A SMALL-BUSINESS lobbying group in Trenton has launched a new Web site, SaveNewJerseyJobs.com, where voters can look at legislative candidates' voting records on issues that affect employers. In that same period, firms with 1,000 or more workers declined 6.2 percent, or 23,756 workers, according to an analysis of government data by Rutgers University economist Dm Hughes.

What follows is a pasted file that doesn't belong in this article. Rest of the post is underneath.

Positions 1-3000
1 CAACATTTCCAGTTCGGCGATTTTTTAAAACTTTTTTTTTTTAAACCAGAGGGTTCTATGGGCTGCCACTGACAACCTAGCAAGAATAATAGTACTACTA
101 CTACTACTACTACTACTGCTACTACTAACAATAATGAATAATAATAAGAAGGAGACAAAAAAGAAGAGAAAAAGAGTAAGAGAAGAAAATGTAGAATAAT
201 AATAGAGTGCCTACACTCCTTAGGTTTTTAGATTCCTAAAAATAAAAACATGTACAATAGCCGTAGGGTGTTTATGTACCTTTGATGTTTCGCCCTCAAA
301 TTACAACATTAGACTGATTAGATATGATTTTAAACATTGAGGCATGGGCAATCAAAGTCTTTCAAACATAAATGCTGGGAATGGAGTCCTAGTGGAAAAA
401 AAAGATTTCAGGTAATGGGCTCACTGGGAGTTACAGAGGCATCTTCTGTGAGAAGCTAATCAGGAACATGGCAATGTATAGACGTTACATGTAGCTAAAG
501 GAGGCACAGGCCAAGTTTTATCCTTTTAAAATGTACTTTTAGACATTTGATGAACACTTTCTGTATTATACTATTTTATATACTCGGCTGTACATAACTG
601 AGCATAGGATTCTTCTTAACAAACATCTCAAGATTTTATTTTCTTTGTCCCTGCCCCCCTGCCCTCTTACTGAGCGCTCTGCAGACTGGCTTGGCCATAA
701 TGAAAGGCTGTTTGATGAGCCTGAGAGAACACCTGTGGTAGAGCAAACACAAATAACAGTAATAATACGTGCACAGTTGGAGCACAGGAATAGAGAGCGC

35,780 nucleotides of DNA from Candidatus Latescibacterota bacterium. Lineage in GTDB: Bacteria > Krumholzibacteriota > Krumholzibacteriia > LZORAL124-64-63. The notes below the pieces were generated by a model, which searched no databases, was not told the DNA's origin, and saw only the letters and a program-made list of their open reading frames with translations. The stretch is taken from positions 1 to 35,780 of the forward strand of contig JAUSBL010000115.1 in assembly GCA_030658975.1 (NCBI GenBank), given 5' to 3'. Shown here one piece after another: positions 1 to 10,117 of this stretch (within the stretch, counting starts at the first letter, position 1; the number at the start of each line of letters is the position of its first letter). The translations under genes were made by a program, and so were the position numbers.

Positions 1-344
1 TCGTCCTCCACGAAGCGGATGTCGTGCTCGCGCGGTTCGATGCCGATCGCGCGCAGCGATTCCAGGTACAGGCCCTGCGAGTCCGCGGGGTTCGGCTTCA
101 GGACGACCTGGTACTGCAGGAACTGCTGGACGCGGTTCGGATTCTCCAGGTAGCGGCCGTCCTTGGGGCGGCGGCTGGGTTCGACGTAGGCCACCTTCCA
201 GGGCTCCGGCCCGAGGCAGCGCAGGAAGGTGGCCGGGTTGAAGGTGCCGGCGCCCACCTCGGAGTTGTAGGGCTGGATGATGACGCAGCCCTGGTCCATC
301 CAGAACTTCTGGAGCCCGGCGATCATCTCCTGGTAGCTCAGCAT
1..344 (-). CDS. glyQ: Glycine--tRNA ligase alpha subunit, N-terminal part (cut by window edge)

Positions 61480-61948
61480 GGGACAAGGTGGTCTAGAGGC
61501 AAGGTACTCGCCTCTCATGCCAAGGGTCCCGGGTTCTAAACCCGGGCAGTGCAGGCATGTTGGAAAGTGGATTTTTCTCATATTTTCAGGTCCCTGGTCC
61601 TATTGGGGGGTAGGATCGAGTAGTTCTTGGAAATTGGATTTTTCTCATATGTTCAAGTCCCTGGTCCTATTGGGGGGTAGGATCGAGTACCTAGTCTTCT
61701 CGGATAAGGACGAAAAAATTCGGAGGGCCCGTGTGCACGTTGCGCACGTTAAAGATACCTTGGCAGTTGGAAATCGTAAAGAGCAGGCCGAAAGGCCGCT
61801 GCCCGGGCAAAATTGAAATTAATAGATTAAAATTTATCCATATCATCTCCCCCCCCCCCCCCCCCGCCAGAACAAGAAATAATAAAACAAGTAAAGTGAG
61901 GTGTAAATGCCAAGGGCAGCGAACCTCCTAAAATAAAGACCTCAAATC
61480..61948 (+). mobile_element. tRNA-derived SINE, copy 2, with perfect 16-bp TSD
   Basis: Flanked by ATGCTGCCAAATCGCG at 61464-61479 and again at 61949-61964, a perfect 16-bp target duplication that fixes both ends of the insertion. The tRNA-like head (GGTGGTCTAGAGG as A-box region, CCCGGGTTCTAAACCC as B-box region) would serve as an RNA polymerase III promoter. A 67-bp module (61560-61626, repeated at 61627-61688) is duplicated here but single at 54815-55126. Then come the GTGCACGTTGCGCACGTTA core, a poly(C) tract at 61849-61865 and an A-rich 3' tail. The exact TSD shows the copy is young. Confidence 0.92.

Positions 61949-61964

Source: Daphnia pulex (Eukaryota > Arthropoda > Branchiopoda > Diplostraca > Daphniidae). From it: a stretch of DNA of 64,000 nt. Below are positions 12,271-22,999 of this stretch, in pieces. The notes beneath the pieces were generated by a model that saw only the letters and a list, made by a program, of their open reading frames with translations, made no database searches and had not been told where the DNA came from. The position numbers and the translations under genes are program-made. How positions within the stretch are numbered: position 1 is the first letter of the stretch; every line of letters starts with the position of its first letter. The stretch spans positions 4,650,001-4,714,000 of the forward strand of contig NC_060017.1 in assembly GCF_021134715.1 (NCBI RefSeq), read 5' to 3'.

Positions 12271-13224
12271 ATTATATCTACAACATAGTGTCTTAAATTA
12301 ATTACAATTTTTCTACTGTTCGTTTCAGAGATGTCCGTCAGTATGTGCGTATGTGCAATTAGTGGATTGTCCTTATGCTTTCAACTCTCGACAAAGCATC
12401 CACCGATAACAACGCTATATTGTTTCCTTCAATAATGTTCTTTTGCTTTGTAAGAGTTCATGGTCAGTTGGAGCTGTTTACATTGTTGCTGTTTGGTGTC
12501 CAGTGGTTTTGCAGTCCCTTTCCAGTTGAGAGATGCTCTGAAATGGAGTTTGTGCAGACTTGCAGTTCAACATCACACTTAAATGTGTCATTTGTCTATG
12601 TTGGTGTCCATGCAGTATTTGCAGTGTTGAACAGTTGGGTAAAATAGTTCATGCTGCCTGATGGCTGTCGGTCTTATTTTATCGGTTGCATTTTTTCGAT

Trenton N.J. lobbyists bring health care battle to the capital Associations for lawyers, doctors, Christina Mazza hospitals among voices in debate By Andrew KitchenmAn It Is a once-in-a-generation opportunity to shape the nation’s health care policy, and trenton business associations haven’t missed the opportunity to weigh in. as Congress prepares to move forward on changes to the health care system, New Jersey doctors and hospitals — as well as the thou- sands of employers who bear much of the cost of health insurance — have spent recent weeks working directly to sway representatives, and indirectly through national associations. the New Jersey Chamber of Commerce has been among the most vocal, cofounding a national organization, Employers for Quality Health Care, intended to make sure that state employers’ voices are heard on the issue. Chamber of Commerce President Joan Verplanck said the state chamber communi- cates constantly with those in other states. she said they learn from one another, and have paid special attention to Massachusetts, the first state with a health-care mandate. “It turned out to be much more expensive than anybody anticipated,” Verplanck said. Verplanck said chamber members aren’t Joan Verplanck, president of the New Jersey Chamber of Commerce, says the chamber is constantly talking with other states to learn about various forms of health care. against reform, and support changes to make private insurance more accessible and afford- In order to make more of an impact pitals, with nine hospitals closing since 2007. able, but would prefer incremental changes to Inside nationally, the society has joined with a del- U.s. Rep. Rush Holt (D-West Windsor) a sweeping plan. n Insurers, hospitals blast public option, egation of doctors’ groups from states south of said he has heard from small-business owners Michael T. Kornett, chief executive of but some small businesses welcome it. New Jersey. about health insurance for years, and has met in the Medical society of New Jersey, said the Spotlight, Page 19 On the other hand, the New Jersey Hospi- recent weeks with business people and doctors. society is in constant contact with the ameri- tal association has used a variety of tactics to He said it’s hard to generalize about the can Medical association about developments New Jersey is unique in that its doctors get its message out, from members attending range of opinions business owners hold, but in Washington. tend to be in small groups or be solo practitio- town hall meetings hosted by congressmen in most are concerned about the cost of insur- While Kornett is particularly concerned ners, compared with other states, where more the state to lobbying through its staff member ance. He said the House bill would address about seeing tort reform included in the leg- doctors practice in large groups. in Washington, D.C., according to spokeswom- this by allowing small and sole-proprietor islation, he said the state has about 19,000 “anything that’s imposed on the small an Kerry McKean Kelly. businesses to join pools to receive group practicing doctors and 75,000 lawyers: “You group, that adds to their overhead, just about she said a particular concern is the possibil- insurance rates. u can see how the deck really gets stacked.” puts them out of business,” he said. ity of seeing lower reimbursement rates for hos- E-mail to email@example.com Business advocate puts economy at center of election will have a very slow recovery; consumers are still ret
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